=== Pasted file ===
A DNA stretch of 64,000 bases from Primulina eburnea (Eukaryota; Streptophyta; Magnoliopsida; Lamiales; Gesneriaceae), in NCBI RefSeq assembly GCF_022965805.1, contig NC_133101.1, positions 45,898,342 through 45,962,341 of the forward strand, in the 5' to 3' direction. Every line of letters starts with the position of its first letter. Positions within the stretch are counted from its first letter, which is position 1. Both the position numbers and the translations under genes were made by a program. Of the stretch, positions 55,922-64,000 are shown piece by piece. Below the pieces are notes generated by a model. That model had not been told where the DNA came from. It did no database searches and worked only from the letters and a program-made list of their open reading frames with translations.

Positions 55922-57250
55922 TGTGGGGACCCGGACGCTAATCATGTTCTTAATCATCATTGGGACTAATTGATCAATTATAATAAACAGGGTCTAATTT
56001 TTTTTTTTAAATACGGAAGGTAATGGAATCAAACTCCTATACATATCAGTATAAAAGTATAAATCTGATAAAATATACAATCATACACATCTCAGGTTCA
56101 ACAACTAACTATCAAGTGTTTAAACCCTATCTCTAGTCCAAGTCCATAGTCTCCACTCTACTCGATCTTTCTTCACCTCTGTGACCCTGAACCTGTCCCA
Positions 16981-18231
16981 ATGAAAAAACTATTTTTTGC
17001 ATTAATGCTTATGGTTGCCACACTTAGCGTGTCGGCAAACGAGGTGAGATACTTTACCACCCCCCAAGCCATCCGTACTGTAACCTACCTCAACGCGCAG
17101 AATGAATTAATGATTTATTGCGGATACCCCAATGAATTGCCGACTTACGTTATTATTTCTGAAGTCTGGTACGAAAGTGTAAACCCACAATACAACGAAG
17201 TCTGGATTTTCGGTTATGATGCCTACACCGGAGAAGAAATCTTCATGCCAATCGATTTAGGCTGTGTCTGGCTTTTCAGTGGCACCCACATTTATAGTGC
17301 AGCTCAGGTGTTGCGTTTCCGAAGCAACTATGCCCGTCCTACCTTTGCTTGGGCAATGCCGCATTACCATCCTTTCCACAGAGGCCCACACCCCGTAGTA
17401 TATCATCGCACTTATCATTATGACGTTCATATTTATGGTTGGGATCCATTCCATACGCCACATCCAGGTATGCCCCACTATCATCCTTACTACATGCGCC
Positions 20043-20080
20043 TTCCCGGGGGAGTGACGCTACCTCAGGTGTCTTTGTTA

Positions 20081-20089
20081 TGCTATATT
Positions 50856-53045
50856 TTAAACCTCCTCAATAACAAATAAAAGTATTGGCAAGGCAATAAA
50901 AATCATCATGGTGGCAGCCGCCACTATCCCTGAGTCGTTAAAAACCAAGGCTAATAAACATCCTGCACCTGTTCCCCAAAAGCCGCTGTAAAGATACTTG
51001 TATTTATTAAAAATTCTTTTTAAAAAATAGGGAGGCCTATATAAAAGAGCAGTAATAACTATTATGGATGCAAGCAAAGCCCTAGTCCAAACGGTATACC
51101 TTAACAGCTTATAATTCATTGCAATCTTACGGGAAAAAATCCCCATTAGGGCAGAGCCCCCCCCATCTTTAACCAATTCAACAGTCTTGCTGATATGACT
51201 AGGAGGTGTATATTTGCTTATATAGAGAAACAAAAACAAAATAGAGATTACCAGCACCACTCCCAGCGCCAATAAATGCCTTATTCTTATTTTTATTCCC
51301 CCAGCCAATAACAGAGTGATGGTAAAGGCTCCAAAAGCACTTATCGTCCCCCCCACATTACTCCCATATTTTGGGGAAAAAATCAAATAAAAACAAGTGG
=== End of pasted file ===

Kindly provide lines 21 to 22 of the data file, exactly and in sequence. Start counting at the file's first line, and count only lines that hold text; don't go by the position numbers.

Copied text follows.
51101 TTAACAGCTTATAATTCATTGCAATCTTACGGGAAAAAATCCCCATTAGGGCAGAGCCCCCCCCATCTTTAACCAATTCAACAGTCTTGCTGATATGACT
51201 AGGAGGTGTATATTTGCTTATATAGAGAAACAAAAACAAAATAGAGATTACCAGCACCACTCCCAGCGCCAATAAATGCCTTATTCTTATTTTTATTCCC